Doctrine ORM compilation target for RulerZ
Doctrine ORM compilation target for RulerZ.
Doctrine ORM is one of the targets supported by RulerZ.
This cookbook will show you how to retrieve objects using Doctrine and RulerZ.
Here is a summary of what you will have to do:
This subject won't be directly treated here. You can either follow the official documentation or use a bundle/module/whatever the framework you're using promotes.
Once Doctrine is installed and configured we can the RulerZ engine:
$rulerz = new RulerZ( $compiler, [ new \RulerZ\DoctrineORM\Target\DoctrineORM(), // this line is Doctrine-specific // other compilation targets... ] );
The only Doctrine-related configuration is the
being added to the list of the known compilation targets.
Now that both Doctrine and RulerZ are ready, you can use them to retrieve data.
DoctrineQueryBuilder instance that we previously injected into the RulerZ
engine only knows how to use
QueryBuilders so the first step is to create one:
$playersQueryBuilder = $entityManager ->createQueryBuilder() ->select('p') ->from(Entity\Player::class, 'p');
And as usual, we call RulerZ with our target (the
QueryBuilder object) and our
RulerZ will build the right executor for the given target and use it to filter
the data, or in our case to retrieve data from a database.
$rule = 'gender = :gender and points > :points'; $parameters = [ 'points' => 30, 'gender' => 'M', ]; var_dump($rulerz->filter($playersQueryBuilder, $rule, $parameters));
More often that not, your entities will have relationships with other entities in your application.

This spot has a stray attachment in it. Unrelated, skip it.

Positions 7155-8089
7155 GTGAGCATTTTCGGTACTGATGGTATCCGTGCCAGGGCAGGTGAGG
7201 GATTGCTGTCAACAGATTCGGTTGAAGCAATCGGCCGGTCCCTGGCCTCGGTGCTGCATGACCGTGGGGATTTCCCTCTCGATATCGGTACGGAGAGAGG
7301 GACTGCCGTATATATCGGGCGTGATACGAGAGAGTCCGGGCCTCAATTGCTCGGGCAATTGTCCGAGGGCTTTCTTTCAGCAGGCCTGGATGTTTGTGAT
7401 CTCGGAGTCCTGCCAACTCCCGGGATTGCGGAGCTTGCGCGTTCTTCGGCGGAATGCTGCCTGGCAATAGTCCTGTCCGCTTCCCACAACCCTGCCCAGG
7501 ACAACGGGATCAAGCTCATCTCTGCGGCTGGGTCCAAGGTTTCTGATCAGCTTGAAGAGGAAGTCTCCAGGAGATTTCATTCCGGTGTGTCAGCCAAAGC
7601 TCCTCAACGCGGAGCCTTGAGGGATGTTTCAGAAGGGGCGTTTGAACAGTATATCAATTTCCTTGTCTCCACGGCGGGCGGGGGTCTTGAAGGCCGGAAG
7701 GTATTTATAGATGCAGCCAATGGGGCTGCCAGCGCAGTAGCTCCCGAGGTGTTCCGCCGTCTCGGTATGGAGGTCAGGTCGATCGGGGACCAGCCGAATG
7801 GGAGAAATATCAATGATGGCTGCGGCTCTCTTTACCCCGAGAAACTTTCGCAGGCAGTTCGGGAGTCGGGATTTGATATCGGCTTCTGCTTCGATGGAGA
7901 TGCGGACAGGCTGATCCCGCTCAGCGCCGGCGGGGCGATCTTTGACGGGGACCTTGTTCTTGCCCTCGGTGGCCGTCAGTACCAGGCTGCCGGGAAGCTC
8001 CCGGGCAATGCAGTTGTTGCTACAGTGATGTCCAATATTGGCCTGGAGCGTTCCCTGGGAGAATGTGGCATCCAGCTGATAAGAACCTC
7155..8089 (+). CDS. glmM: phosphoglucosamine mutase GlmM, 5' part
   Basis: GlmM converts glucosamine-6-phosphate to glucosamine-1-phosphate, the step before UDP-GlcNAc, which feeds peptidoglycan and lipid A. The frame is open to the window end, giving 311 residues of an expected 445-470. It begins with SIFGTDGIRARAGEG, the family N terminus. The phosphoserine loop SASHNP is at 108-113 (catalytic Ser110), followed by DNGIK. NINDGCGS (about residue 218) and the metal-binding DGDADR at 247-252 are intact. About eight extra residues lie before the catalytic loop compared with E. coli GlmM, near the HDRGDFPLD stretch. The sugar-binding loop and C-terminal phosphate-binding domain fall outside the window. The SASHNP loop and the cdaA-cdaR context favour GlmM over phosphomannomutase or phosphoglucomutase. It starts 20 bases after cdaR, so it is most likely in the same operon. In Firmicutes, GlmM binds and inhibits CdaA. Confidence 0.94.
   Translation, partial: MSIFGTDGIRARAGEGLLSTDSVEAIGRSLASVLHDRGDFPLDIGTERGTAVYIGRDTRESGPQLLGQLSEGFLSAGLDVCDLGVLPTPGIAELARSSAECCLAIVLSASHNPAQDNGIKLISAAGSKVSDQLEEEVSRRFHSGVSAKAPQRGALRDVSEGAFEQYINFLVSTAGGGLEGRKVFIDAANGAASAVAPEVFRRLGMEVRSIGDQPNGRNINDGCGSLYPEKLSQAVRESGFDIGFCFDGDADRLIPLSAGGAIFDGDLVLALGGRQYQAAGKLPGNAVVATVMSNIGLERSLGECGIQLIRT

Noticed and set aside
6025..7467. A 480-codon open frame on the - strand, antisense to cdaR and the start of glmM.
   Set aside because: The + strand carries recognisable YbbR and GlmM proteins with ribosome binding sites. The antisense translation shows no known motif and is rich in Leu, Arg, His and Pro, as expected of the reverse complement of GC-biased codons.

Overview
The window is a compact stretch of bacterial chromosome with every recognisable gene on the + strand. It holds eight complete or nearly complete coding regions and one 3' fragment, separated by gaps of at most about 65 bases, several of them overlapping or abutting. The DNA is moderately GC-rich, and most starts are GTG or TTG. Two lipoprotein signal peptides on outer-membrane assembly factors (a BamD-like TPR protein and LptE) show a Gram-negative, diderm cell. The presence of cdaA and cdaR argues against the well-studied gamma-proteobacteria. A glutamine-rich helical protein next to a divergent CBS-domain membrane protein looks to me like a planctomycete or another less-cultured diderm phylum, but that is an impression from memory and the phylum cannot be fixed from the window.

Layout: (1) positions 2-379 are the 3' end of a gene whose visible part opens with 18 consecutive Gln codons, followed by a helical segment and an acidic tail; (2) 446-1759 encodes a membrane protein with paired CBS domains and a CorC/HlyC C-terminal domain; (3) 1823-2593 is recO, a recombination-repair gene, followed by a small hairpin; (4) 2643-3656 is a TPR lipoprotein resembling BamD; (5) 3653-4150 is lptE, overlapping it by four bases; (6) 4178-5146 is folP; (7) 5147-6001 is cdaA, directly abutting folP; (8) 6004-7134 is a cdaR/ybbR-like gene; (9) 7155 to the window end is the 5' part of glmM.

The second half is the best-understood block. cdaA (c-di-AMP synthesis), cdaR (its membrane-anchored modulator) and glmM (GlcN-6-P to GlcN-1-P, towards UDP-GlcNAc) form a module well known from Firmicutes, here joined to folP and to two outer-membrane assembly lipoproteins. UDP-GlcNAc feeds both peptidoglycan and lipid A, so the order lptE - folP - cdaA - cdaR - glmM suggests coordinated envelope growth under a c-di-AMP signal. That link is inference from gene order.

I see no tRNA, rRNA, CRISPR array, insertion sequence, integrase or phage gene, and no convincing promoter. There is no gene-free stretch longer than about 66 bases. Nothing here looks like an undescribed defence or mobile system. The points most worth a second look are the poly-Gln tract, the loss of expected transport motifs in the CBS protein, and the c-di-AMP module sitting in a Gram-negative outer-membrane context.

Let's imagine that our
Entity\Player entity has a 1-1 association with a
Entity\Group entity and that we want to retrieve all the players that are in
a group having the role ROLE_ADMIN.
There are two ways to write rules using that association. In the first one, we let RulerZ automatically determine how to join the entities:
$playersQueryBuilder = $entityManager ->createQueryBuilder() ->select('p') ->from(Entity\Player::class, 'p'); $rule = '"ROLE_ADMIN" IN group.roles'; var_dump( iterator_to_array($rulerz->filter($playersQueryBuilder, $rule)) );
It's important to notice that
group is not an ordinary attribute: it's another
entity, joined by RulerZ.
N.B: RulerZ will call the
join() method on the query builder, so it will
perform INNER joins by default.
If you need more control on how the joins are handled, we can prepare the query builder and join the entities you need ourselves:
$playersQueryBuilder = $entityManager ->createQueryBuilder() ->select('p') ->from('Entity\Player', 'p') ->innerJoin('Entity\Group', 'g'); $rule = '"ROLE_ADMIN" IN g.roles'; var_dump( iterator_to_array($rulerz->filter($playersQueryBuilder, $rule)) );
This time, RulerZ is smart enough to understand that
g might be a joined
entity and that it should not try to join it itself.
This library is under the MIT license.